Last season, when Arsenal went to Old Trafford, the decisive goal that put the game beyond doubt was scored by a Spanish midfielder, running onto a cutback, with Francis Coquelin failing to track the midfield run, leaving him the entire penalty box. This season, the goal that looked to be decisive was scored by a Spanish midfielder, running onto a cutback, with Francis Coquelin failing to track the midfield run, leaving him the entire penalty box. There were only two differences: this season it was Juan Mata, and Mohamed Elneny was also culpable.
In fairness, the goal had been on the cards, for more than half an hour. That was when Antonio Valencia burst through, and went down under the rugby style tackle of Nacho Monreal. There was no penalty, causing Jose Mourinho to have an aneurysm. Aaron Ramsey laughed, the only thing he could smile about, as he, stuck out on the left hand side in a position that does not suit him at all, had an abysmal game. And to be fair he wasn’t the only one. Carl Jenkinson was a black hole in possession, and a bundle of nerves off it. The midfield two—Francis Coquelin and Mohamed Elneny—were atrocious. They offered very little in possession, and weren’t secure out of it, giving Manchester United’s midfield too much space, as evident by the goal. A midfield pair that struggled against Middlesbrough at home struggled at Manchester United away. Who could’ve guessed? Well, everyone, aside from the Arsenal manager, who left Granit Xhaka on the bench after he played his best game for the club.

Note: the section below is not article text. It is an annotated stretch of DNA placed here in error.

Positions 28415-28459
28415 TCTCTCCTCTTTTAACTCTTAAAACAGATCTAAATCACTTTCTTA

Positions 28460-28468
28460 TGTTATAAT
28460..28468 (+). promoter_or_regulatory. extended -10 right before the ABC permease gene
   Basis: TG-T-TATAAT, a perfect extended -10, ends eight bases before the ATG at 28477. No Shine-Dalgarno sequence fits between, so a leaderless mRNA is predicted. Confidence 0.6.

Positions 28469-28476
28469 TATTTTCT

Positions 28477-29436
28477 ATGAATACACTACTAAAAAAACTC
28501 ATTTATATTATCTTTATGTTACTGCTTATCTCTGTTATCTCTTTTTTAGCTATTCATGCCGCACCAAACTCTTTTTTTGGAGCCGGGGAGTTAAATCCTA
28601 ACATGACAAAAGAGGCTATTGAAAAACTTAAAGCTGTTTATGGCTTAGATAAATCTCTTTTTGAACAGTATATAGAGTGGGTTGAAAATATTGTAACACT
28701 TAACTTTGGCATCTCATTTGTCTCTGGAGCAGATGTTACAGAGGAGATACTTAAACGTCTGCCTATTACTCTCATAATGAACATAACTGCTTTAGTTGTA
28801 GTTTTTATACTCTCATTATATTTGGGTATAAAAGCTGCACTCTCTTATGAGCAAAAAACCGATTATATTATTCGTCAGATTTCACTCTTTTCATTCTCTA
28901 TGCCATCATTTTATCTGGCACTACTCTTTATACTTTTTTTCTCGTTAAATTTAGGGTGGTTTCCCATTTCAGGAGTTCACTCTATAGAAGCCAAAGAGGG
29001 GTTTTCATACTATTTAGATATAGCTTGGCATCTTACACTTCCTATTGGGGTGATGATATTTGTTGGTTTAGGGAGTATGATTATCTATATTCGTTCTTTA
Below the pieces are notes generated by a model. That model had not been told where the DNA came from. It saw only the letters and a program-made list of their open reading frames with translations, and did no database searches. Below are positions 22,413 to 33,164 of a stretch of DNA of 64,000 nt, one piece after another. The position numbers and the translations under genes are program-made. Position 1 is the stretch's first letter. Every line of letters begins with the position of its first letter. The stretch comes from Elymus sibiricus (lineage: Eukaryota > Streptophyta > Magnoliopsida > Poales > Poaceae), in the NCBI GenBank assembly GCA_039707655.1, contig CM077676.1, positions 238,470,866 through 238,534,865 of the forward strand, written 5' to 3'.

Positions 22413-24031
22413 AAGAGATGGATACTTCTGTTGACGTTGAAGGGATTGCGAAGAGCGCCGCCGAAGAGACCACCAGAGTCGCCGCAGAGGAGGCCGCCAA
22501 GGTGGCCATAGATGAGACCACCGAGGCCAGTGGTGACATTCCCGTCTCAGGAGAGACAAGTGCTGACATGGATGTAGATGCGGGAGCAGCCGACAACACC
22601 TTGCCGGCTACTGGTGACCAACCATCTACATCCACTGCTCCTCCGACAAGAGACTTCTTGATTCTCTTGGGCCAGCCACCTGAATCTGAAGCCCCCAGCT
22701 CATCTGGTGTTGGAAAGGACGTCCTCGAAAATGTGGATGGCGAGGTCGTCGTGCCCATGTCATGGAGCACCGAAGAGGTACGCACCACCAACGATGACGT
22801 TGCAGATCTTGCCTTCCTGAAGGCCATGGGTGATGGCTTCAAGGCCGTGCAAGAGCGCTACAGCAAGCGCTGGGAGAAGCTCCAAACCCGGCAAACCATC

The lineup was wrong from the beginning. Nothing was done to address it until Manchester United went ahead. United went ahead in the 69th minute. Wenger had an hour to change things, to bring on Alex Iwobi and Granit Xhaka, skilled in possession and more suited to the gamee, and he sat on his hands. But in all honesty, the only surprise is that it took United so long to score.
And that cost Manchester United. Arsenal’s only chance was early on. A flicked header from a set piece found it’s way to Alexis, who headed wide, when he should’ve scored. And that was that. Arsenal didn’t have a shot on target. They didn’t have a shot after the 39th minute. All until the 89th minute. Alex Oxlade-Chamberlain went past Marcus Rashford and dug out a perfect cross for Olivier Giroud to power past David De Gea. It was Arsenal’s first shot on target, and first shot in 50 minutes. And in all fairness, totally undeserved, for it was an awful performance, and the blame can only be put on the manager. In credit to Wenger, bringing on Giroud and Oxlade-Chamberlain were good decisions, but one can only wonder what had happened had Arsenal started with a better line-up and in a better tactical set up.